Art transforms life through beauty but inspires a possessiveness unlike any other. Collectors tend toward obsession, which overwhelms morality; museums, like the medieval church, wash away sin with exhibitions for the public good. Andrew Shea’s new documentary, Portrait of Wally (subtitled “the face that launched a thousand lawsuits”), examines these phenomena through the journey of a Viennese painting from a Jewish owner to Nazi loot to Austrian icon, a process interrupted—temporarily—by a family and the Manhattan District Attorney.
The Viennese painter Egon Schiele, born in 1890, is renowned for his phantasmagoric female nudes—louche and erotic, hovering between desperation and exhaustion. Schiele, a protégé of Gustav Klimt, was an indefatigable womanizer. Both artists displayed fin de siècle attitudes toward sexuality and figurative art: the naturalistic purity of line breaks to display uncertainty, neurosis, and compulsion.
But Schiele’s non-nudes were penetrating. His self-portraits revealed a man well aware of his obsessions, defiant unconventionality and grotesquerie, whose distortions reflected deeper truth. And his portrait of his mistress—Valerie Neuzil, or Wally—showed a woman who understood Schiele completely. Her large blue eyes and tilted head bespoke resignation, indulgence, and love, her beauty a striking contrast to the distortions of Schiele’s decadence.
Portrait of Wally, as it became known, belonged to Lea Bondi, a Viennese Jewish art dealer and one of Schiele’s first enthusiasts. A gift from the artist, it hung in her apartment. In 1939, a Nazi art dealer seized her gallery, then charged into her home and pulled the portrait off the wall. Bondi left London for Vienna the next day and never saw Wally again.
After the war, with Austria transforming itself from Nazism’s heartland to its “first victim,” the painting passed into the state collections with a deliberately misleading description and an inaccurate attribution to another—conveniently dead—Jewish owner. Wally, along with vast quantities of other Jewish property, became part of Austria’s “national patrimony.” Restitution of such treasures was out of the question.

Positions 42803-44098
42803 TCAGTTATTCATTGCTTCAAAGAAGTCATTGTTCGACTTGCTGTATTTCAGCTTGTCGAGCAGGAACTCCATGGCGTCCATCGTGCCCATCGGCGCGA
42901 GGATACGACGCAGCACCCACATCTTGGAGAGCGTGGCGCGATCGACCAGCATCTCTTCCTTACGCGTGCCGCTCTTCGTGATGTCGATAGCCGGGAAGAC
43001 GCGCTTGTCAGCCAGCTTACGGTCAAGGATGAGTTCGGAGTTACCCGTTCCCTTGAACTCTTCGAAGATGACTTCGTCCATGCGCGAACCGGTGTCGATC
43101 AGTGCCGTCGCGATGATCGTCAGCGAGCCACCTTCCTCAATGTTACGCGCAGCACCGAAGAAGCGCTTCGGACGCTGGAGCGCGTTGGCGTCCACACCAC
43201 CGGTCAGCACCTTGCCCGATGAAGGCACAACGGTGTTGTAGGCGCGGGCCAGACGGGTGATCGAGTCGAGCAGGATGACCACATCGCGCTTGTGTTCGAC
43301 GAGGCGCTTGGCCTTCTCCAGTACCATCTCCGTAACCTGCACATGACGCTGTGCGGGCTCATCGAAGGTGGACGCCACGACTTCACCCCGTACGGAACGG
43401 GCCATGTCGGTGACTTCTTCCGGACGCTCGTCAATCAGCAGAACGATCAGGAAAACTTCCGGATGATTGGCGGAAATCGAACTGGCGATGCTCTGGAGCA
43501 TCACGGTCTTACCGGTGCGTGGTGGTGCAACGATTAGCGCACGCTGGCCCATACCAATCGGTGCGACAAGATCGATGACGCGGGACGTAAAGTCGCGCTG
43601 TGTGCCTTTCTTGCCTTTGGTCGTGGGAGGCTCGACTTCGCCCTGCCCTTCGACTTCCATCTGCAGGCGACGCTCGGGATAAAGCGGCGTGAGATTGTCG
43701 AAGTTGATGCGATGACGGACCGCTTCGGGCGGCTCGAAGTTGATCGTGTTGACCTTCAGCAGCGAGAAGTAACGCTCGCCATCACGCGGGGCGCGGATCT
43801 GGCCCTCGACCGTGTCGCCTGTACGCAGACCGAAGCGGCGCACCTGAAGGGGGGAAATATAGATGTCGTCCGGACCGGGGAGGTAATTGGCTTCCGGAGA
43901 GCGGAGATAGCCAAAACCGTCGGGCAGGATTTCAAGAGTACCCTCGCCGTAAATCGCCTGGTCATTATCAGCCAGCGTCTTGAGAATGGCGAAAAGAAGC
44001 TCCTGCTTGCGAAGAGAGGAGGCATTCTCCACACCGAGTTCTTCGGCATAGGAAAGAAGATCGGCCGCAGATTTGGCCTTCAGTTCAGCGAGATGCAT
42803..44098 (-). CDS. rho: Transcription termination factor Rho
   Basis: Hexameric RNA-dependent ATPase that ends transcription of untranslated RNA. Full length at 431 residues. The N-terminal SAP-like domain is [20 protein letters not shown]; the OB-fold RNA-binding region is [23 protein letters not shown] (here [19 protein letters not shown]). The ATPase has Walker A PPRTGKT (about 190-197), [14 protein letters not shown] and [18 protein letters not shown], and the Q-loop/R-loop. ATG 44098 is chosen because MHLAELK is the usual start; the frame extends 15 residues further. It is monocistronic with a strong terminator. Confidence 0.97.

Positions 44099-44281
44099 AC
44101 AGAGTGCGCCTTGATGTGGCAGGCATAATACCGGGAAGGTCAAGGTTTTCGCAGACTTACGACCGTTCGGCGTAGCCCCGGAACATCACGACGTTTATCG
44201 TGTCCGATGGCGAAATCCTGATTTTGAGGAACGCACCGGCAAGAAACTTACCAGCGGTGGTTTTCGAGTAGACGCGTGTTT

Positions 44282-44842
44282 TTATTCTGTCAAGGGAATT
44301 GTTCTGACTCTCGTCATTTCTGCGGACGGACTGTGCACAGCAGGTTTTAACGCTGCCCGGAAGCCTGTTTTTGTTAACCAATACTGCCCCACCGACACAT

When Bondi found that Wally was in the state collections, she turned for help to Rudolf Leopold, an Austrian Schiele collector. Leopold was a physician, but his real passion was art—specifically, an insatiable lust for Schiele’s paintings. Leopold later claimed that he “discovered” Schiele, and in the postwar context that is partly true: he bought his first Schiele in 1947 for less than $15. He became Schiele’s great promoter and putative interpreter. Bondi offered Leopold other Schieles she owned in exchange for Wally. Instead, Leopold gave some of his Schieles to the government—and got Wally for himself.
The extent to which Wally and Schiele were Leopold’s absolute possessions cannot be understated. In 1972, Leopold prepared a massive catalog of Schiele’s works. It omitted Bondi from Wally’s chain of ownership. In 1994 the Austrian government bought Leopold’s collection, over 5,000 pieces, for more than $500 million. In 2001 the state-sponsored Leopold Museum was opened to house it, with Leopold as director.
The near-mystical connection Leopold had established between himself and Schiele elided the unpleasantness of Jewish ownership and Nazi looting. Austria’s postwar embrace of “decadent” artists like Schiele, Klimt, Kokoschka, and others—posthumous, belated, exculpatory—followed the same arc. Austria had always embraced its artists, the story went, both Jewish and non-Jewish. These paintings had always been national treasures, as Austrian as Mozart. Hitler belonged to far-away Germany.